Bed Check from the series Insomnia – Hotel Noir photograph copyright of Douglas Stockdale
Again, another comment by Anita regarding the development of this series and an observation about the cinematic feeling she is getting. Cinematic is just not a term that I casually drop into a conversation. So my first reaction was that this is an industry term of hers, working with the film studios in LA.
But subliminally, that term kept banging around and until it dawned on me, what was the big difference in this series that was so vague and lurking in the background, but yet because I was so close to the work that I was doing, that I was missing. (Okay, one of those Duh! in the middle of taking a shower things, when I usually let my mind aimlessly wonder and free associate)
Egads, Anita was right, I was developing a kinda Cinematic storyline. Rather than photographing what was, e.g. a Robert Frank or Friedlander series and the such, I was trying to photograph the experience it felt like, in a kinda Cindy Sherman sort of way. No wonder I was having such issues with this series, this was totally outside of what I thought I was doing, but in retrospect, exactly what I was in fact doing. I was not thinking cinematic story in 2006 when I started this.
This is one of those Aha! moments. You know when you may be thinking you are photographing the urban landscape, but then you figure out it is metaphorically about your personal relationship with your Grandmother kinda of thing. (No, that is not what the urban landscape is about for me, just an example of what could be a weird Aha! moment)
So how did this come about, eh? Going from natural landscape photography to a cinematic story is a pretty big conceptual leap. But recall, when I started working on Insomnia, I was already into my series In Passing, the urban/rural landscapes series with the roadside memorials, which was becoming an introspective look at my own mortality.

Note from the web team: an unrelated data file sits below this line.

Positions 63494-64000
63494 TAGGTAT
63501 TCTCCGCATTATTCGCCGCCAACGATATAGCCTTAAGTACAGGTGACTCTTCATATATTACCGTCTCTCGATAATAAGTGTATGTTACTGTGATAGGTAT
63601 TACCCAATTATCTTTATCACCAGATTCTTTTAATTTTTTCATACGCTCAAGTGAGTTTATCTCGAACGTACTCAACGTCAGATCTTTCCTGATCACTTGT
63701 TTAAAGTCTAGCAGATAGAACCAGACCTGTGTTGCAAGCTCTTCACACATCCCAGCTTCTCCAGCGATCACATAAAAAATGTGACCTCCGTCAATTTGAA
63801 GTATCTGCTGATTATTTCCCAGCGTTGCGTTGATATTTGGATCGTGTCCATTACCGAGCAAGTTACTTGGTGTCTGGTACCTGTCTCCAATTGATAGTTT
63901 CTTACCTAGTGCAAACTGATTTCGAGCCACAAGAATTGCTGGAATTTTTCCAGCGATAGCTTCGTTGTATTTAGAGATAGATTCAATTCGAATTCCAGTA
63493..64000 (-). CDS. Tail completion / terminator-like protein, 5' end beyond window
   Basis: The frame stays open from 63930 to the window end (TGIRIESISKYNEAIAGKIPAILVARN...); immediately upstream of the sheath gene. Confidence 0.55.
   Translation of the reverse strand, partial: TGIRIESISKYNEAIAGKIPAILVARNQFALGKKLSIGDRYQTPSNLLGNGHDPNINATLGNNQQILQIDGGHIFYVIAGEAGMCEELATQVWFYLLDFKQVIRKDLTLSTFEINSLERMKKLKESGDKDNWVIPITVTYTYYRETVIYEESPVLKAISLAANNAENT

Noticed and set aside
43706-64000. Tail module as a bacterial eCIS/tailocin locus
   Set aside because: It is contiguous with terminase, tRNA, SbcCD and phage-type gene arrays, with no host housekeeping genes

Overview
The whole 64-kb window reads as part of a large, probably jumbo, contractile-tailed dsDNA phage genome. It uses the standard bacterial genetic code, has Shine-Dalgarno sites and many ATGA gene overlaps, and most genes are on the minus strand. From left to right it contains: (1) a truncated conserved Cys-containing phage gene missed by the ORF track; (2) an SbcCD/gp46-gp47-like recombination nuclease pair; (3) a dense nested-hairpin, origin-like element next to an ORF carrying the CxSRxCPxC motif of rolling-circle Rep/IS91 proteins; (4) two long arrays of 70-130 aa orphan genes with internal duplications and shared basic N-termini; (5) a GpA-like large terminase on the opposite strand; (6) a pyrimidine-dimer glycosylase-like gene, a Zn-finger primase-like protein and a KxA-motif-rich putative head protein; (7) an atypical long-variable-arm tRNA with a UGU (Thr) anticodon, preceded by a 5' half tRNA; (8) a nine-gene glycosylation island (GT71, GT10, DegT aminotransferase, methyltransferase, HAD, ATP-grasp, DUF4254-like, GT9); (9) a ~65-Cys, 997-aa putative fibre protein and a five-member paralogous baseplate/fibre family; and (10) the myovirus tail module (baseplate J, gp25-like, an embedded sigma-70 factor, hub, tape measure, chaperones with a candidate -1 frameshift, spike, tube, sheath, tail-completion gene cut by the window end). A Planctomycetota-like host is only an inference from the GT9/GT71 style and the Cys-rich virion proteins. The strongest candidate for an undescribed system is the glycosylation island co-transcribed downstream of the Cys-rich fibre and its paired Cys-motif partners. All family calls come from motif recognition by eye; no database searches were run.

I started the Insomnia series, trying to photograph places, events and people that were doing something that actualized my own feelings at the time. Really thinking a Robert Frank type of series, in line with my other urban landscape work. Since I am not a people person photographer, or at least I sure was not at the time, I was very uncomfortable photographing someone doing something. So I defaulted to the next best thing, a patient model who could understand my silly directions & intent, I could photograph myself doing stuff. In retrospect, that was the Cindy Sherman moment. And it seems one thing lead to another, where I eventually started pushing and pulling furniture, to help create the “scene” to be photographed. I would get an idea about a feeling or emotion, then I would kinda act it out for the camera. Yesheee.
Well at least I have found a missing conceptual link, that is at least starting to make this series easier for me to understand. About time, eh?
Thank you Anita, for your continuing feedback and comments on this series. I hope you now understand how valuable I feel your participation is.
Best regards, Doug
(Please forgive me if this a repeat. I think I sent my first attempt to comment off to cyber-heaven.)
You are incredibly generous to thank me for my comments. I appreciate it.